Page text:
Wednesday, April 16, 2014

The Scottish Thistle – Inspiration and Passion From Author Cindy Vallar



I happy to introduce you to Cindy Vallar. I know I'm going to fall in love with her books. And don't forget her excerpt from The Scottish Thistle on Saturday.

Hey, L.A., thanks for having me as your guest today.  

I’m a big fan of The Scarecrow of Romney Marsh, The Lone Ranger, The Shadow, and Zorro. Why? They have a common thread – secret identities and masks. So, of course, I had to include a masked character with a secret identity when I decided to write my historical novel, The Scottish Thistle. Thistle helps the poor, who would never accept the assistance if they knew the smuggler’s true identity.

When I began writing about Thistle, I was simply “doodling.” As the librarian at a school for severely emotionally challenged teenagers, I attended weekly staff meetings on Wednesday afternoons. I often brought a tablet along so I could write. (That’s how I doodle when bored.) At one of these meetings, I wrote of a man on horseback riding across a moor during a thunderstorm. The English teacher, who read over my shoulder, whispered, “Write more!”

I sensed the story should take place in Scotland, but knew only three things about that country: men wore kilts, people spoke with a brogue, and it had a Highlands and a Lowlands. Not nearly enough to write a novel. Doing the research wasn’t a problem – after all, I was a librarian – and I did tons of it. This permitted me to decide on the time, the historical events, and the people who would populate the tale.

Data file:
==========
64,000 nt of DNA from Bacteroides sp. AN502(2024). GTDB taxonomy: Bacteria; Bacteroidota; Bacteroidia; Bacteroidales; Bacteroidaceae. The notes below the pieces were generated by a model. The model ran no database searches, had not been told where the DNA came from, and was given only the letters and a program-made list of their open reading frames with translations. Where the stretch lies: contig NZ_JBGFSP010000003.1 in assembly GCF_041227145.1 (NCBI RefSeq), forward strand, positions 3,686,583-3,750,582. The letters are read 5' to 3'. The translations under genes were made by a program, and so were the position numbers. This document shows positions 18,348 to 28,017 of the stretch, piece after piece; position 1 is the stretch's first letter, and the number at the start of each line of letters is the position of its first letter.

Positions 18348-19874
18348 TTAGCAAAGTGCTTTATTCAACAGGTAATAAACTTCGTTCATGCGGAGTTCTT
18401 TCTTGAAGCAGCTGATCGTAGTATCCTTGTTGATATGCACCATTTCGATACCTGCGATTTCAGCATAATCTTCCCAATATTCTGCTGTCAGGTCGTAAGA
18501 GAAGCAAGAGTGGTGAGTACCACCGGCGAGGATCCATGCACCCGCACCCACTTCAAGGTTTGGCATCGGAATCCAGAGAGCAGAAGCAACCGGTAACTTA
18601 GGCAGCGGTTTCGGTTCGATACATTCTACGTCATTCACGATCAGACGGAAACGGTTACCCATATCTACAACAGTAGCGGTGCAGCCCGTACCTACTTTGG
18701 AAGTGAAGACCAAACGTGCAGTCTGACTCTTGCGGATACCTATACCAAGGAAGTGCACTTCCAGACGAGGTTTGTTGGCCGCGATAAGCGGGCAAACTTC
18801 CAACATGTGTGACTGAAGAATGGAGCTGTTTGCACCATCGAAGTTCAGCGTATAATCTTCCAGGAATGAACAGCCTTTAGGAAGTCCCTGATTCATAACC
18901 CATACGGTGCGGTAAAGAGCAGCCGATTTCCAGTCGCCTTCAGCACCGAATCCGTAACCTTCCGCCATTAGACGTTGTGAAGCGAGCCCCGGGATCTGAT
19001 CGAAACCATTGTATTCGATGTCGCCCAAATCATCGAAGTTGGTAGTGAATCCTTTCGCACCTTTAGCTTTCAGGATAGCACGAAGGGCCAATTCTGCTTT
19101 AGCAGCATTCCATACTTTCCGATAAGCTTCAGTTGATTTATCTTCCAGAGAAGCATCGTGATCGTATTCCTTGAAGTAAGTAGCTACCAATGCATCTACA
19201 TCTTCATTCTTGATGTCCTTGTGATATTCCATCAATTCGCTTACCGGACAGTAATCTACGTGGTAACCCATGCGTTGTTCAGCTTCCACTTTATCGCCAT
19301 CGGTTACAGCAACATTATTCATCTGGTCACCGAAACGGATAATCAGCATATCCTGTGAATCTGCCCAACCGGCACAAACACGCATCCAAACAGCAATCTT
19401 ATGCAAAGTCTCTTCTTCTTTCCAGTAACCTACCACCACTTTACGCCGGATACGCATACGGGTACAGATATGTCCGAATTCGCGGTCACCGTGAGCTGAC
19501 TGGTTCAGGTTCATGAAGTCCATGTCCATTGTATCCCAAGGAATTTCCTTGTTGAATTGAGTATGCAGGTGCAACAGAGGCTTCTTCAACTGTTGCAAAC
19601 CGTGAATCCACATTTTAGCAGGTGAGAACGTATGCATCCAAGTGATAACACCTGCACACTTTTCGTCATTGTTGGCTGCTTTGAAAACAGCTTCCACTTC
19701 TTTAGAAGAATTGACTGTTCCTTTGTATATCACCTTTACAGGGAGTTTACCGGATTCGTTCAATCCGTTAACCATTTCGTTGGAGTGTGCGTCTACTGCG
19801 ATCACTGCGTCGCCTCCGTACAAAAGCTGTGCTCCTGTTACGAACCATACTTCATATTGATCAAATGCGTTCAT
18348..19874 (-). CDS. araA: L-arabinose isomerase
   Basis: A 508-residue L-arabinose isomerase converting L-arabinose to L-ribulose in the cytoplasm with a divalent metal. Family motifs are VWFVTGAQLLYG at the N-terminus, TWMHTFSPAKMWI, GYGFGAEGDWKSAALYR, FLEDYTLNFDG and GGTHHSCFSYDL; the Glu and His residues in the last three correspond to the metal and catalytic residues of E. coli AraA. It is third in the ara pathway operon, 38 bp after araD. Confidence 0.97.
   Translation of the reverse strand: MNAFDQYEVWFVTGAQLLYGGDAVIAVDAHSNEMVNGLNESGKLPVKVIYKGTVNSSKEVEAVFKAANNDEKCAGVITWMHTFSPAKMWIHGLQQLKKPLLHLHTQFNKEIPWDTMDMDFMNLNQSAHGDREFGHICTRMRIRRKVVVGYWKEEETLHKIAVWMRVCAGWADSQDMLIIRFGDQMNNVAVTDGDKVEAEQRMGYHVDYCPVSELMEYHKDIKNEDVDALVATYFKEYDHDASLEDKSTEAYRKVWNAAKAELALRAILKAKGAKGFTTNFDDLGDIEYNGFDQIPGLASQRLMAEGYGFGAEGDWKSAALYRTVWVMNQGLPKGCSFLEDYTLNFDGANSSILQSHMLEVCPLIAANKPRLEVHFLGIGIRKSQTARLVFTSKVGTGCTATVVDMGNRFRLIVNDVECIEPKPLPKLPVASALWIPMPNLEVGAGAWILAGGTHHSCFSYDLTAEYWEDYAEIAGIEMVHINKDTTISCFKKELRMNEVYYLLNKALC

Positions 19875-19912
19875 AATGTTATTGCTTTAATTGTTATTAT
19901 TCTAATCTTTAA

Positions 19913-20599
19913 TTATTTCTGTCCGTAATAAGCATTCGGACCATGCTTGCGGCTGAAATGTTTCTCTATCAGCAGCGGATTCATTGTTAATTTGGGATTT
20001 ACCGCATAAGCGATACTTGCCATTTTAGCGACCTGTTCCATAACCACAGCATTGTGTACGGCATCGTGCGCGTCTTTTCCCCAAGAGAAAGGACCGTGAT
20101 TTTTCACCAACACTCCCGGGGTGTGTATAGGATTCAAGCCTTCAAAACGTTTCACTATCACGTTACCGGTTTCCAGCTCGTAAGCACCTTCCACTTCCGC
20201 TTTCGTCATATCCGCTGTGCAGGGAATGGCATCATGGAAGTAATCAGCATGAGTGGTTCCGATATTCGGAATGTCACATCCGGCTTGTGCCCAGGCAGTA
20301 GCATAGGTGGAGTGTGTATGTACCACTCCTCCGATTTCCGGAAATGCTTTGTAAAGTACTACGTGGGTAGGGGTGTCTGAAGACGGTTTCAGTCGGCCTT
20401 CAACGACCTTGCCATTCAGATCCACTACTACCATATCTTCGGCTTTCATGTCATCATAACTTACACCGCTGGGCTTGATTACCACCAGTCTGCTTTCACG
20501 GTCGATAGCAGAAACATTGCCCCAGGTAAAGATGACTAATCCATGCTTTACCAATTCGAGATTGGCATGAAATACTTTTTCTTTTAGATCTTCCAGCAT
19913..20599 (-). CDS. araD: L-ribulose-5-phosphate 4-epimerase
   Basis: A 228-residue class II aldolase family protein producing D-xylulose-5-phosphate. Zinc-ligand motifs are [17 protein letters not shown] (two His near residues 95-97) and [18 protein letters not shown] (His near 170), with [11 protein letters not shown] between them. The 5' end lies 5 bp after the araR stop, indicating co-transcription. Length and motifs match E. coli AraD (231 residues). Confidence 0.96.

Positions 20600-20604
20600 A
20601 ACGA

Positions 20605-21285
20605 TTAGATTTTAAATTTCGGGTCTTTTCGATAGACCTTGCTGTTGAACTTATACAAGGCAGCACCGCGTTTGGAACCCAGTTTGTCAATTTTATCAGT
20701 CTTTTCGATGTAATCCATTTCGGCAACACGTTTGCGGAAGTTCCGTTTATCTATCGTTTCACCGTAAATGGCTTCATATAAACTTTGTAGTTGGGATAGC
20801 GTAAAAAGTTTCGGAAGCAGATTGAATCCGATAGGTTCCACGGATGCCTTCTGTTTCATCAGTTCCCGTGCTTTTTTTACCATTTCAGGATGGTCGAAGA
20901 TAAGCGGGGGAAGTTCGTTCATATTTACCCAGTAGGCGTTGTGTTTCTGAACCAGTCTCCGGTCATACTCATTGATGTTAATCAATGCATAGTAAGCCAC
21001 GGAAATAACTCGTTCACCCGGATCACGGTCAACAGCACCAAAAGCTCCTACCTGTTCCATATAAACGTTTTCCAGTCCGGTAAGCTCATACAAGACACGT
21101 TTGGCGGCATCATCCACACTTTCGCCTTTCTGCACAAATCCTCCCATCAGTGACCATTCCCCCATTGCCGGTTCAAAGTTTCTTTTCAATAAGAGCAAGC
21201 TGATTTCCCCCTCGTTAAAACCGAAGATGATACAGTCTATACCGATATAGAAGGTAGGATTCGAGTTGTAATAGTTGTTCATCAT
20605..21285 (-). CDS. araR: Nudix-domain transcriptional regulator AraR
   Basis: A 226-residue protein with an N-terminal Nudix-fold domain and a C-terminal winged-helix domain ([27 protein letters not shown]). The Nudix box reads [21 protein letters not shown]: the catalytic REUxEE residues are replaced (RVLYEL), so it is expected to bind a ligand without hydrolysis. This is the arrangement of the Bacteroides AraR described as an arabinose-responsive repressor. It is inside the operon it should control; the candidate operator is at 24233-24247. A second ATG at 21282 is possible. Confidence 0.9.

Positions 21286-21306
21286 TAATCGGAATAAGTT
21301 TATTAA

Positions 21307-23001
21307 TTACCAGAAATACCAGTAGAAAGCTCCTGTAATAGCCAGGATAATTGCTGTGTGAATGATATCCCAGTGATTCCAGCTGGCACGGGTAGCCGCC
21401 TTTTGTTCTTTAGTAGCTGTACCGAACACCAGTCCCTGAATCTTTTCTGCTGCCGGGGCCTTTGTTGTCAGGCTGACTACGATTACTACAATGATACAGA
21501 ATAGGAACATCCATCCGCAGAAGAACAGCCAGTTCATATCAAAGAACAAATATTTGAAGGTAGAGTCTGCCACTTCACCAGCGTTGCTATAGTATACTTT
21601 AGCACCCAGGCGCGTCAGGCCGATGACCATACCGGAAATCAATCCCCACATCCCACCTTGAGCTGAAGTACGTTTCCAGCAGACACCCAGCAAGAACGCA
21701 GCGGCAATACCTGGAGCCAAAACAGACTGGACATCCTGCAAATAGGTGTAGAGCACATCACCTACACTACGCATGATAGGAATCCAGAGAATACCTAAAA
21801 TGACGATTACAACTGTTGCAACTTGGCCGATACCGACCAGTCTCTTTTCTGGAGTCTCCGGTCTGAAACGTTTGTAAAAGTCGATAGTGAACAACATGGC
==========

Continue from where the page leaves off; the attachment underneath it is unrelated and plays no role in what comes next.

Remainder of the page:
Time: 1744 – 1746

Event: Rising of 1745, the last civil war fought on British soil

Characters: Rory MacGregor and Duncan Cameron (and a cast of forty others)

Why choose this historical period? Queen Anne outlived her children, so the English Parliament decided her heir would come from the German House of Hanover, descendants of Protestant side of the British Royal House of Stuart family. But the Scottish Parliament still recognized the Catholic branch of the family as the rightful rulers of Scotland. At the time of the third Jacobite uprising, known as the ’Forty-five, King James III lived in exile and his elder son, Prince Charles Edward Stuart, led this final attempt to reclaim the throne. The last encounter in the ’Forty-five was the Battle of Culloden on 16 April 1746, and was equivalent to the battle fought at Gettysburg or Antietam during the American Civil War. The devastation at Culloden and in the aftermath of the war had a profound impact on Highland life and society.

Why choose Rory and Duncan as my protagonists? Although outlawed and persecuted, the MacGregors were tenacious, brave, and never forgot their heritage even though they were forbidden to use the name MacGregor. The Gentle Lochiel, the chief of Clan Cameron, supported Bonnie Prince Charlie in his attempt to return the Royal House of Stuart to the British throne. Historians believe the ’Forty-five would never have happened had Lochiel not lent his support.